If you live in Virginia and have spotted a black bear as of late, an acorn shortage this fall in some parts of the state may be to blame, wildlife experts say.
The shortage has forced the local bear population into more populated areas as they search for different types of food, Sabrina Garvin, executive director of Southwest Virginia Wildlife Center of Roanoke, told Fox News on Tuesday.
"They aren't out to hurt us, they're just hungry," she said.
Jaime Sajecki, the black bear project leader with Virginia Department of Game & Inland Fisheries, echoed Garvin's comments.
“They’re just trying to survive,” she told local station WDBJ7-News. “The amount of calories that can be taken from my garbage pail or a bird feeder, it's irresistible to them. So really they're not doing it to be obnoxious, they're just doing it to survive."
"White oak acorns are produced on a one-year cycle while red oak acorns are produced on a two-year cycle," Sajecki told Fox News while explaining the reason for the bears' recent appearances. "What this means is that spring conditions for pollination impact white oak production in the same year and red oaks the year after. There are a number of environmental factors that can impact acorn production including the amount of rain and humidity during the window of pollination, late freezes, high winds, and pests. In Virginia, we are about average statewide for white oak and slightly below for red oak but it was really site-specific. Our mast overall was pretty good in the east but in the west it was much more spotty."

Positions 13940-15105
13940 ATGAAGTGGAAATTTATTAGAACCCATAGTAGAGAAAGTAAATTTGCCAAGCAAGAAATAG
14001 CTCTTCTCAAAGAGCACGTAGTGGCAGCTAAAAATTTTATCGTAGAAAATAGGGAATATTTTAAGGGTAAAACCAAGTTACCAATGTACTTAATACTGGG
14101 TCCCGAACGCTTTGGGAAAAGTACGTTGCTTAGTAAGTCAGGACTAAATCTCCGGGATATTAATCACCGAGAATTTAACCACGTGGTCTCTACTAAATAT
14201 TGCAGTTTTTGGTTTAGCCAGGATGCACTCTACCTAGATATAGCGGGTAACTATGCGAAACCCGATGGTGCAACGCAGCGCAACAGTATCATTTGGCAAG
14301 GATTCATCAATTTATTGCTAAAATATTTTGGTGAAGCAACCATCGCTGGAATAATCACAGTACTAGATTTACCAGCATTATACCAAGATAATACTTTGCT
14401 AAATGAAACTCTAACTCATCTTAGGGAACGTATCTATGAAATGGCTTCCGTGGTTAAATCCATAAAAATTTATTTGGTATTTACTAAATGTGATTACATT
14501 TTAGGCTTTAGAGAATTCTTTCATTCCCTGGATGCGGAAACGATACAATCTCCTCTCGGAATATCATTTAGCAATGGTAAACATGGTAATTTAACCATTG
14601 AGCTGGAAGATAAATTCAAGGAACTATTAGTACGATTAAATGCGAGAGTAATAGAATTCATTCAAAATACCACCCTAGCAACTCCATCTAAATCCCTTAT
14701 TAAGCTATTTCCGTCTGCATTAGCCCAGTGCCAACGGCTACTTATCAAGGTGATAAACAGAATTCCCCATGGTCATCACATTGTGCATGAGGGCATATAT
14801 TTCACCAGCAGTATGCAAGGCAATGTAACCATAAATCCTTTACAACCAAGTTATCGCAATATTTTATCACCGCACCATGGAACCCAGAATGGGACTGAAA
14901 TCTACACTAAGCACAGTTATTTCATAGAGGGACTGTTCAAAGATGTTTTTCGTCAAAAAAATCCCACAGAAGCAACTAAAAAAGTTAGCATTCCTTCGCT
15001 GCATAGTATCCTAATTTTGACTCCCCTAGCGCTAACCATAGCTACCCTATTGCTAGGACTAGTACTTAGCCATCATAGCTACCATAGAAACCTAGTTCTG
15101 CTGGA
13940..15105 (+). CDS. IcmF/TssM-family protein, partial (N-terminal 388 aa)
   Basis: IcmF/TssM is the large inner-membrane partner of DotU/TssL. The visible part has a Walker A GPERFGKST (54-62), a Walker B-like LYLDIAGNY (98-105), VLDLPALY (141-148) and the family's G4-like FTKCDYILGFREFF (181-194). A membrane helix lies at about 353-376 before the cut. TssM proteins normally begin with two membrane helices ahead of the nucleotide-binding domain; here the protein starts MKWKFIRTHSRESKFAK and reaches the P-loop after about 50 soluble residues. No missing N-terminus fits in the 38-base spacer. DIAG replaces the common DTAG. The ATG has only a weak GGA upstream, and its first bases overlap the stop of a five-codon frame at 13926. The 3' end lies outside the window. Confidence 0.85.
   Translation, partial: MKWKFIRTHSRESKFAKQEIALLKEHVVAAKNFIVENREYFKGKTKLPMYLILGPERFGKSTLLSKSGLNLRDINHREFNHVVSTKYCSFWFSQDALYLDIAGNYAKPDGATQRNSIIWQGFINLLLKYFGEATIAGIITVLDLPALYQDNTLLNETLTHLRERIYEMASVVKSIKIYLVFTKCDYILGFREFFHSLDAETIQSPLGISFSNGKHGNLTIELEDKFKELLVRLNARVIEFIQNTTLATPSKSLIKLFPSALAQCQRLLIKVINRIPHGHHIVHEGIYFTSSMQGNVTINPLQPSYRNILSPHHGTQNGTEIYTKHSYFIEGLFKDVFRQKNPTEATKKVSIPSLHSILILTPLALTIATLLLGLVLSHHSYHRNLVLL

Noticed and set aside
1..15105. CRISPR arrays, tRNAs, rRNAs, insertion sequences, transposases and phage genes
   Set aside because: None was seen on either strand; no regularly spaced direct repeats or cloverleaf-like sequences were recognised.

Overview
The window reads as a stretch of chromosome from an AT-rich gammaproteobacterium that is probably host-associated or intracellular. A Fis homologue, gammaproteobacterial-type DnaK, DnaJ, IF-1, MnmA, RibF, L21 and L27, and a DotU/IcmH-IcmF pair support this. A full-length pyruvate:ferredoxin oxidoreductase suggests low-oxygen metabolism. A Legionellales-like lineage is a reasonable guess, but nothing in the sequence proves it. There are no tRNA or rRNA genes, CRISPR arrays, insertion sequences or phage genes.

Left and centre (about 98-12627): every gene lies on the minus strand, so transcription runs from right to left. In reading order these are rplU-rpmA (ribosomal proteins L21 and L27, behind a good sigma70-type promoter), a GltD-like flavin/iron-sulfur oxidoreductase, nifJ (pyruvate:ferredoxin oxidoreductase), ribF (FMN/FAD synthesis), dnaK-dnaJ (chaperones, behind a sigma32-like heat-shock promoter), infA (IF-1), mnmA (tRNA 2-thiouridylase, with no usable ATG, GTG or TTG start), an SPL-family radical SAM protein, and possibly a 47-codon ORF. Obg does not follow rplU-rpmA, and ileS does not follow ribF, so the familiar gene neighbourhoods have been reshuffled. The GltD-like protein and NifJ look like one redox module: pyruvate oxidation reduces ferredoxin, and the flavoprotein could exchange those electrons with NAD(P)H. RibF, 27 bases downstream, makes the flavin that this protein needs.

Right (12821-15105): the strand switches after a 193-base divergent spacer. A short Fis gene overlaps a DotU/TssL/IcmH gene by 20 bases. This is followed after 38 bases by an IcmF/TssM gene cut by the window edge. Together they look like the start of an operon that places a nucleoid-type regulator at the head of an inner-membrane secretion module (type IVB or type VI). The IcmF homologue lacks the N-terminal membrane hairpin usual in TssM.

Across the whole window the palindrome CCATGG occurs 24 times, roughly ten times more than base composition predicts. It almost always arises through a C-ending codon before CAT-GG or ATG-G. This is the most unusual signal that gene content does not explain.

In addition to acorns, black bears also eat berries and beechnuts, among others foods, according to the North American Bear Center. Prior to their roughly five-month hibernation starting in late November or December, these animals enter a period called Hyperphagia, or a “period of excessive eating and drinking to fatten for hibernation,” the North American Bear Center states.
During this time, “black bears with unlimited food and water [eat] 15,000 to 20,000 kcal per day and [drink] several gallons,” the center added.
To prevent unwanted black bear visitors, wildlife officials suggest locking up common food sources for bears, such as trash cans and bird feeders.
“They have a great sense of smell,” Gavin said, noting black bears will repeatedly return to the same source of food if it’s not removed.
“Keep your trashcan locked or in your garage," she suggested, saying the same for bird feeders. “It’s a pain to have to move things, but they are going to come back [if not]."
Sajecki added the sightings will likely decline when the bears begin to hibernate.